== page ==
1. DQC announces new President & CEO. The Data Quality Campaign is excited to introduce their new President and CEO, Jennifer Bell-Ellwanger. Jennifer has worked to improve student outcomes for over 25 years since beginning her career as a kindergarten teacher in Bronx, New York. A lifelong educator with experience at all levels of the education system, Jennifer believes passionately that people deserve data to make sure that every student is not only counted, but counts.
2. Upskilling through Technology. While the education sector is moving towards technology to making learning easier, professionals too are harnessing the power of the 4th revolution to upgrade skills. Learning at own pace, optimizing time, save costs, etc are some reasons why it's gaining popularity.
3. Building skills outside the classroom with new ways of learning. What differentiates the Mayfield Innovation Center from traditional classrooms is evident not just in the virtual reality technology, the 3-D printers or the open architecture that make the two-floor, 30,000-square-foot building seem less of a secondary school than a Google satellite office. It is also in the words emblazoned on the crimson-colored wall of the Computer-Aided Drafting and Design lab, a quote attributed to Curt Richardson, the founder of OtterBox, which makes consumer electronics accessories: Failure is a part of innovation. Perhaps the most important part.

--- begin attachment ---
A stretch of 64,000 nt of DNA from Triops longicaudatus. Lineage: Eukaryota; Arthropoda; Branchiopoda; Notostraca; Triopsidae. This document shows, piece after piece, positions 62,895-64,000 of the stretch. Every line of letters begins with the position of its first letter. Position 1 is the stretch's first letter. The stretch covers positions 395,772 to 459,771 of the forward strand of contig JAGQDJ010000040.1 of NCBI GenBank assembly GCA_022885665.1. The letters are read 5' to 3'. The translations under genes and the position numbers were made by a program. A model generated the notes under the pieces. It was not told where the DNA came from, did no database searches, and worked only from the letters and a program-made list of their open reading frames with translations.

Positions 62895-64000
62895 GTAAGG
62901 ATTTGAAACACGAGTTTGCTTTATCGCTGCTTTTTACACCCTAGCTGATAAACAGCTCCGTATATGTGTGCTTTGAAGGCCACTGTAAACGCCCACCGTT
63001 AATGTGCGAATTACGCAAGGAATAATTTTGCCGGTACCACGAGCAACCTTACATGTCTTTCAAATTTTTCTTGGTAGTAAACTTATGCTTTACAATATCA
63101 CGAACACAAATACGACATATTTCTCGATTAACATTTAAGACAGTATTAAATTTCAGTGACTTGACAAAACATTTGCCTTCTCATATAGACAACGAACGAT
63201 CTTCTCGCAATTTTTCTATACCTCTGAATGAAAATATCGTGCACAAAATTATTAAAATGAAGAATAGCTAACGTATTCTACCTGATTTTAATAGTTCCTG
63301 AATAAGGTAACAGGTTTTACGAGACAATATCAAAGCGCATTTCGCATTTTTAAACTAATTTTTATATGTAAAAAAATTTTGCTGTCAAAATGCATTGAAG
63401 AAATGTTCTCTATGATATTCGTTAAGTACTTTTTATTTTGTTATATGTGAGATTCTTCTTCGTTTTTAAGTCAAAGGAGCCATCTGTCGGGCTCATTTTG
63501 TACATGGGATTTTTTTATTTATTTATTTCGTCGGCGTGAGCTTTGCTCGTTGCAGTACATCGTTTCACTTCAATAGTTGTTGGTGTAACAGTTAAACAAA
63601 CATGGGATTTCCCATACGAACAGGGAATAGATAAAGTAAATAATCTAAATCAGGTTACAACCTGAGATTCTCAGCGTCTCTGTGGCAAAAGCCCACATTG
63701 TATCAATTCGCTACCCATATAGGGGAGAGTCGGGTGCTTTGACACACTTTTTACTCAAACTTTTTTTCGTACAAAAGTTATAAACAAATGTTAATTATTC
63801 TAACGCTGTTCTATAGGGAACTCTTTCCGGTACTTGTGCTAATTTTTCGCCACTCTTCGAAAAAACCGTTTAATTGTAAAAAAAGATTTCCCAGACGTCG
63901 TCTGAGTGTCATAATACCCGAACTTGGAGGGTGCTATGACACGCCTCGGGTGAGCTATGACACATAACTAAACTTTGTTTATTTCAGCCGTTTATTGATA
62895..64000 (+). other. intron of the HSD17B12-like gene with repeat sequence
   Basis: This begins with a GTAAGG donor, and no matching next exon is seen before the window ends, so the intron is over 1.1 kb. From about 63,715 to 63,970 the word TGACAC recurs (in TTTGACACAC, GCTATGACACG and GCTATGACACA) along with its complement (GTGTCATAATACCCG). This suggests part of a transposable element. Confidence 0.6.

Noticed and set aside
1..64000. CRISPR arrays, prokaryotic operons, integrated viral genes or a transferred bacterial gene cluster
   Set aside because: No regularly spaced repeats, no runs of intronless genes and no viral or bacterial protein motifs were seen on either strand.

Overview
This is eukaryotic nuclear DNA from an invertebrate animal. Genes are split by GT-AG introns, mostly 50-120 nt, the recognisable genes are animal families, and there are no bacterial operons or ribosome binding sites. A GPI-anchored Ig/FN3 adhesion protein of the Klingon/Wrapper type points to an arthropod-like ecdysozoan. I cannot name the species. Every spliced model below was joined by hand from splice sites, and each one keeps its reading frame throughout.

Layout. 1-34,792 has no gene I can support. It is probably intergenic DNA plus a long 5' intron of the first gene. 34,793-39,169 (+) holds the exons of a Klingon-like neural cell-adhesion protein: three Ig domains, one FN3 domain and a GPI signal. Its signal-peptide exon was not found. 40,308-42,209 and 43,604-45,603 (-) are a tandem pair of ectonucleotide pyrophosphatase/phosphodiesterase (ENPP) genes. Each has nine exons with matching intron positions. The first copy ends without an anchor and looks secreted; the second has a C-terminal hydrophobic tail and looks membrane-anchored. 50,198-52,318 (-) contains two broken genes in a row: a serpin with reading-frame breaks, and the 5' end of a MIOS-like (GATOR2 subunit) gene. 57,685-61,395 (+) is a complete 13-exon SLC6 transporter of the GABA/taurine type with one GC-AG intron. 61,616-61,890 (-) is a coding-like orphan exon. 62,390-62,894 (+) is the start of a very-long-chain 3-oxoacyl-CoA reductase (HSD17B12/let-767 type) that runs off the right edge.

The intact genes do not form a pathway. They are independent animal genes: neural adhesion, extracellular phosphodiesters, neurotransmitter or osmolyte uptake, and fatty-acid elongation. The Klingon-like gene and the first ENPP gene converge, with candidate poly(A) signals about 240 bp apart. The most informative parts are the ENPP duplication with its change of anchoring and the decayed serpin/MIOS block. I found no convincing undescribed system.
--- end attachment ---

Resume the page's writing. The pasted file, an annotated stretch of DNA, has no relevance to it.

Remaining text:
4. More money for teachers, technology and assessing in Sioux Falls school 2019 budget. The budget allocates $4 million for technology purchases, including Chromebooks for second-graders, a plan approved earlier this month.
5. Schools offering drone programs, but learning to fly is just the start. Whether for their potential role in education, entertainment or commercial use, drones (also called unmanned aerial vehicles, or UAVs) have captured the world’s attention. Global sales have more than tripled from three million in 2014 to an estimated 10 million this year, according to statistics from Business Insider Intelligence, a private research company. Over a third of the purchases are in the United States. Colleges have noted this interest, and an increasing number are offering drone classes. Vaughn started an introductory course and the one on law taught by Ms. Alkalay, who formerly led a regional legal office for the Federal Aviation Administration. Five more classes are being planned.
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